N– That the only reason people with the dyslexic mind struggle to learn is because society struggles to teach them. After I broke even on my Memoir (10,000 or so copies), I simply started giving books away (at cost) in service of the true mission of the book. The e-book is 100% free. I owned a broadcast media company and because of the similarities, it was very easy and suited my needs better than using an outside source for publishing.
To date, I have sold, provided at cost, and given away somewhere north of 250,000 copies of my original book.
As an author of a memoir, is it difficult to put your private life out into the world? Do you ever find it unsettling to run into someone you have never met who knows such personal things about you?
N– What I find unsettling is not what I have shared, and always happy to discuss with a stranger, but what questions a reader may have but finds themselves afraid to ask… and moreover, why are they afraid to ask.
What was the moment when you decided that your life was interesting enough that other people would actually want to read about it? Were you just brushing your teeth one day and thought, “Wow, I am just a really fascinating person. I should write a book about my life”?
N– I never wrote a book thinking my life was interesting. I knew for a dozen or so years that I needed to write a book regarding my early life. Finally, I could no longer turn away; I had a duty to tell my story as a way of helping others. I gave it a great deal of thought and decided that if I were to undertake a book, It would be necessary do it right. If you want to write a book to become famous or because you are famous and you just want to hear yourself talk; best of luck to you. If you need to write a book because you feel compelled to help others, it will be necessary to cut yourself open and bleed onto every page of every chapter. Your blood must saturate your book if you truly wish for change. As hard as it is you must relive the experience to tell your story; best of luck to this type of author, as well.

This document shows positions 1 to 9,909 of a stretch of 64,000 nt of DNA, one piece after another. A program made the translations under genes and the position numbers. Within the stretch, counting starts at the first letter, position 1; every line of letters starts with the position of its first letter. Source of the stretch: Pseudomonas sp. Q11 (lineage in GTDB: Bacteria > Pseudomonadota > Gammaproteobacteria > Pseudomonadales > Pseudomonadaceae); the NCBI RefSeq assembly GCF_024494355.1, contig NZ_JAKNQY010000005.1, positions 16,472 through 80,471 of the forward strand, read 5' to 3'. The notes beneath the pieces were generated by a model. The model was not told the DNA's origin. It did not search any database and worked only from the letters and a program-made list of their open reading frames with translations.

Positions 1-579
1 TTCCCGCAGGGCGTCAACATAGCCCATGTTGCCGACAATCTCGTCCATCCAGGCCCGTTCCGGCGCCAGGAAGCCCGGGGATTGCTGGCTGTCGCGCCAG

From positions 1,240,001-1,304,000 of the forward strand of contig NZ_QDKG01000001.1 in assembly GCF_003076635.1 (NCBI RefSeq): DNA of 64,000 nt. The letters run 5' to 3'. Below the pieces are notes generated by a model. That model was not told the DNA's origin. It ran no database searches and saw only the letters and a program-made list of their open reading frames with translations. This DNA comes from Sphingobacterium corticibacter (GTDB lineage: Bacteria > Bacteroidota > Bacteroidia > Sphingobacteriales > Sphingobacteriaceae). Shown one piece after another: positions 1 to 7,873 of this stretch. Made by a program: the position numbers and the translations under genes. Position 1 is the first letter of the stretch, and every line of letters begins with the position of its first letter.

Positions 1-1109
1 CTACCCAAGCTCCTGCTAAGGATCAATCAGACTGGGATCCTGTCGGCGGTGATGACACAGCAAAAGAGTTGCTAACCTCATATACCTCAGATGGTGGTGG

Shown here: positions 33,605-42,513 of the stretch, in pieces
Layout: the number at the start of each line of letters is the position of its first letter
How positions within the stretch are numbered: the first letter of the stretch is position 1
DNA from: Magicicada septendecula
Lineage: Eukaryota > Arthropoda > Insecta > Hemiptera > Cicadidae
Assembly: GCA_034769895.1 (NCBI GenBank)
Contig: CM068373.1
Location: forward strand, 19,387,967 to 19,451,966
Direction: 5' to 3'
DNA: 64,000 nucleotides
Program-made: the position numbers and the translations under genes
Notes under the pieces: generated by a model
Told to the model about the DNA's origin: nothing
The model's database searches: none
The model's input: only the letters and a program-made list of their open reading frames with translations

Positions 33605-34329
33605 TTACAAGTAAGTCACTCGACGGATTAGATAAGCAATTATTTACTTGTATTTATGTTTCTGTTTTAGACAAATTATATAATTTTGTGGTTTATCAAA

What accomplishment or accolade makes you proudest?
I have a lot of plaques, awards, and citations for my “achievements.”
What I don’t have is even one award for any of my many miserable “failures.” Almost everything I do well is a direct result of learning by screwing up. I would be so happy to hang an award for “failure” as it has been my greatest teacher.
What can you tell us about speaking for NASA? Did you do any special research before that performance?
N– I have been a keynoter for NASA twice. They are lovely people, as I find all my audiences to be. The thing that struck me most about the folks at NASA came during my tour of the space station assembly area. I got to walk through a space station unit that had returned to earth, AND it had the same identical $39 microwave in it that I had at home. I figured the rocket scientist at NASA were either as down to earth as I am OR I’M AS SMART AS A ROCKET SCIENTIST!
Your book is ironically entitled “Most Unlikely to Succeed.” Why did you decide on this title versus others you may have considered?
N– The raw honesty that comes with adversity and the fact that we should never negatively speculate on the outcome of anyone’s life.
Do you have any advice for new authors hoping to become published?
N– Your best chance to become published is to become a publisher. It’s never been easier. Read “The Well-Fed Self Publisher.” As I said earlier, it’s good to be king; It’s better to be your own boss.
What’s your latest or next project?
N– I’m wrapping up another book about dyslexia and then moving on to a highly curious subject: the female soul. Stay tuned!